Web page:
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Has 2020 really been real? Or are we all living in a co…


As a minimal definitional requirement, the script for a real-world TV series should be written well. If so, then a man who appeared as a wrestler on ‘WWE’ and has joked about grabbing women by their genitals could never be elected president of the US (nor would someone who did a cameo on ‘Gossip Girl’ be tasked with brokering peace in the Middle East). Such plot twists are the preserve of badly written soap operas.

In a damning sign of the times, one of the most profound things anyone has recently told me was intended as a joke.

We were discussing philosopher Nick Bostrom’s paper Are You Living in a Computer Simulation? Bostrom argues that one of three propositions must be true: either (1) most posthuman civilisations go extinct; or (2) most posthuman civilisations are not interested in running computer simulations of their ancestral history; or (3) we are living in a computer simulation.

Despite popular interpretations of his argument, it is worthwhile noting that Bostrom does not argue that (3) is the case. Actually, Bostrom explicitly states that given “the dark forest of our current ignorance, it seems sensible to apportion one’s credence roughly evenly between (1), (2), and (3)”. In other words, there is about a one-third chance that we are living in a computer simulation.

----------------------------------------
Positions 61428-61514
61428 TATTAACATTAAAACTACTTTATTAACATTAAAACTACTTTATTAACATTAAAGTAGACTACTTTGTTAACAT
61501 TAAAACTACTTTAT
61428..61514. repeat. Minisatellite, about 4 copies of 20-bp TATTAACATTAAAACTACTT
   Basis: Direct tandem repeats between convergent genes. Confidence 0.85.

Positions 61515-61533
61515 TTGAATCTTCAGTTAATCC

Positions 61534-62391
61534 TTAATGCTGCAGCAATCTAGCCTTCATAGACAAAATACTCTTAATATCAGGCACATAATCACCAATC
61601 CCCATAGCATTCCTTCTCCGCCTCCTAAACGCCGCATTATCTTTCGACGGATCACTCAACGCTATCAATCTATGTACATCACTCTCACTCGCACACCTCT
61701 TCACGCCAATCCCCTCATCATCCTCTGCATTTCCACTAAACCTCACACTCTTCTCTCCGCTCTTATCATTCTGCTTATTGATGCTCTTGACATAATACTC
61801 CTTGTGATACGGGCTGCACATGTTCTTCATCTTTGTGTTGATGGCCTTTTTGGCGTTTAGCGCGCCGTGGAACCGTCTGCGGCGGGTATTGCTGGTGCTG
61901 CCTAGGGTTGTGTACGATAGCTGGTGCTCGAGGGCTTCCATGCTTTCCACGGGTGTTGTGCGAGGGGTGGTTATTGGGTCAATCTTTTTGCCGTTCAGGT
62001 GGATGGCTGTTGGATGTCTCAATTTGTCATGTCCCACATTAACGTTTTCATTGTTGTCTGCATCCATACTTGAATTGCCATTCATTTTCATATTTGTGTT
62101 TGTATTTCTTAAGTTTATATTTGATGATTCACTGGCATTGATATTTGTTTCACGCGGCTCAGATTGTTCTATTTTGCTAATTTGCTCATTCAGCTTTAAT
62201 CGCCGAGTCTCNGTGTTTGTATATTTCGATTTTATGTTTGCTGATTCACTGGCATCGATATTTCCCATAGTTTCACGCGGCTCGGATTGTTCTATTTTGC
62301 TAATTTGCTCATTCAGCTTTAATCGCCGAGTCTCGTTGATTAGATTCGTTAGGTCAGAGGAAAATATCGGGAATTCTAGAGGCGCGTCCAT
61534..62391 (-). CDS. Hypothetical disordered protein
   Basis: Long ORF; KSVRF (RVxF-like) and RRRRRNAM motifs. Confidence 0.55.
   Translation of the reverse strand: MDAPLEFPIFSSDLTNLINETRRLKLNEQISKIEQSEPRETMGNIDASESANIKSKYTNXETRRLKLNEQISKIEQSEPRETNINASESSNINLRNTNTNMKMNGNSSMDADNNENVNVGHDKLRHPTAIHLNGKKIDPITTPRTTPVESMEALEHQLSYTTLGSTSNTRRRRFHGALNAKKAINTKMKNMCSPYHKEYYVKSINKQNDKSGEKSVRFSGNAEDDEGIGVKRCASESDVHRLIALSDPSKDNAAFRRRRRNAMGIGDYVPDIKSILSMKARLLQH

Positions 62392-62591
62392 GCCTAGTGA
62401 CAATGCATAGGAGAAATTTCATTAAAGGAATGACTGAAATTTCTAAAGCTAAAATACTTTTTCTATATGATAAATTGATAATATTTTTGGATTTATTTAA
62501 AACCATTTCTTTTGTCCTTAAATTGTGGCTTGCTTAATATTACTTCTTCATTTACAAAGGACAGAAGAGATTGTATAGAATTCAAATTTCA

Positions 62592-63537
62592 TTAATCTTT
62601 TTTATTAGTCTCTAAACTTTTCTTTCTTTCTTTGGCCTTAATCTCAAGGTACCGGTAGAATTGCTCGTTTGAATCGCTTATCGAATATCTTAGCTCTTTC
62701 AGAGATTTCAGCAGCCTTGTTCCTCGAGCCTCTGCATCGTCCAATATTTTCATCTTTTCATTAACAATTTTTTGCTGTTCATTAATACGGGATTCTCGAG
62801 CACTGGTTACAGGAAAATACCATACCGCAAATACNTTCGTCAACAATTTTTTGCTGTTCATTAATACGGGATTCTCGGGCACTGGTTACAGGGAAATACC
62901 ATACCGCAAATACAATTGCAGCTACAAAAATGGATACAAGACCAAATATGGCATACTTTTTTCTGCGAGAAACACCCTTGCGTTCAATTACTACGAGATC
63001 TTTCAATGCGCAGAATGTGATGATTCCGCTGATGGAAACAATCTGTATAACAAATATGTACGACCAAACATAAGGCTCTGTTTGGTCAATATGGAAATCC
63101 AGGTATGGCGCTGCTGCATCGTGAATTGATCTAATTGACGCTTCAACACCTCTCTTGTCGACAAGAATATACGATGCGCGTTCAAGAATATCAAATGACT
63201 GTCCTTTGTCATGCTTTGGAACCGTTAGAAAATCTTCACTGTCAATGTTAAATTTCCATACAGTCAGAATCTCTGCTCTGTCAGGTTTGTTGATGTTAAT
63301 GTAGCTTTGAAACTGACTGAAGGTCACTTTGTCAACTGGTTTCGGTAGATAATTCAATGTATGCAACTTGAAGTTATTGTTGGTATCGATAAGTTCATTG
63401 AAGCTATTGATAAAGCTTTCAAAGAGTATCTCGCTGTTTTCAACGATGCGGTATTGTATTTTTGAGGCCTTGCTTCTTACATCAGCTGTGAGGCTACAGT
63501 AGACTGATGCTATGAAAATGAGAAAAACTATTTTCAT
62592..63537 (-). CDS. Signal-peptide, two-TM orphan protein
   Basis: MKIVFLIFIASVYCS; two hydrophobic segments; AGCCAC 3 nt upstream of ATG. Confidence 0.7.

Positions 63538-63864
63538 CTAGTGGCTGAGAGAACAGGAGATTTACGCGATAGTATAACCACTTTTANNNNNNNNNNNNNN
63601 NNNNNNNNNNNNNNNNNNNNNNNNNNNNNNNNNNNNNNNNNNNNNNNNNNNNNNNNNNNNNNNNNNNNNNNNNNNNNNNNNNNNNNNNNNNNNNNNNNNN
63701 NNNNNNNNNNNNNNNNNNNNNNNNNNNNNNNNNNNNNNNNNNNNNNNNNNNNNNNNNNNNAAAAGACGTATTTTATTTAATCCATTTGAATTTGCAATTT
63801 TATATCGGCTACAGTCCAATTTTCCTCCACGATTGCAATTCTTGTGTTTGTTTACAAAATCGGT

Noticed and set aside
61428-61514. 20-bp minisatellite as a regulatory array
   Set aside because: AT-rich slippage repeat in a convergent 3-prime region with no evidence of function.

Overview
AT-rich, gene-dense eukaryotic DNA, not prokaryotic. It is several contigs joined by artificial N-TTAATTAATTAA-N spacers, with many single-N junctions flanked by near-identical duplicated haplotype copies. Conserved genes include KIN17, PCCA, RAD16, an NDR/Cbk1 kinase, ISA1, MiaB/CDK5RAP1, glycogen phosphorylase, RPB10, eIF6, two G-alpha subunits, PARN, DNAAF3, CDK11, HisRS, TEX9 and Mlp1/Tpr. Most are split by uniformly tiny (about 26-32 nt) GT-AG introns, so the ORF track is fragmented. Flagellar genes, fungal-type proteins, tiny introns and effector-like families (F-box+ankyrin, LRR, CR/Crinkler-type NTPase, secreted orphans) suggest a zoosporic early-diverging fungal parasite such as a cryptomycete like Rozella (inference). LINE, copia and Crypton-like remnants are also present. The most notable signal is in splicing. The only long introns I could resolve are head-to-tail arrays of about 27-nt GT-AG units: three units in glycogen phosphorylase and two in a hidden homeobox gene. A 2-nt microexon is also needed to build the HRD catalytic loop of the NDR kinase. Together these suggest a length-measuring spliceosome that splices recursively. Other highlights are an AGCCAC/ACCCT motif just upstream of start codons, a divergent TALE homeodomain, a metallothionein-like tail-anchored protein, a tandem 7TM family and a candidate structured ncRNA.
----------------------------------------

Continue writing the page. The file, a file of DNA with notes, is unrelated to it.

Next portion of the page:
An implicit assumption in Bostrom’s paper is that the only kind of evidence that would justify a reapportionment of probabilities is what our own civilisation ends up doing. For instance, if we end up developing technology so dangerous that a slight slip-up might cause our extinction, it seems sensible to add credence to the extinction scenario. Bostrom’s probability distribution accordingly relies on the assumption that we are, in fact, stuck in a dark forest of ignorance; that there is currently no evidence to suggest that one or the other eventuality is any more probable than any other.

Which gets me back to the joke. Its profundity lay in the observation that we already have evidence that suggests one eventuality over the other: the 2016 election of Donald Trump. According to my interlocutor, it provides compelling evidence that option (3) must be the case.

The implied argument, as I understood it, was a kind of reductio ad absurdum: for suppose that we are actually living in base reality. If so, then a man who has appeared as a wrestler on WWE and has joked about grabbing women by their genitals could never be elected to the highest office of the most powerful country on Earth (nor would someone who did a cameo on Gossip Girl be tasked with brokering peace in the Middle East). Such plot twists are the preserve of badly written soap operas.

As a minimal definitional requirement, the real world should be written well. In base reality, there is a real risk that a mistake at the highest levels of government – say, accidental nuclear war or a failure to take climate change seriously – could result in human extinction. It seems a reasonable expectation, therefore, that the world won’t write itself into a corner. (If this is right, incidentally, then Bostrom was wrong to assume that the extinction scenario and the simulation scenario are statistically independent: an increase in the probability of extinction leads to an increase in our credence of simulation).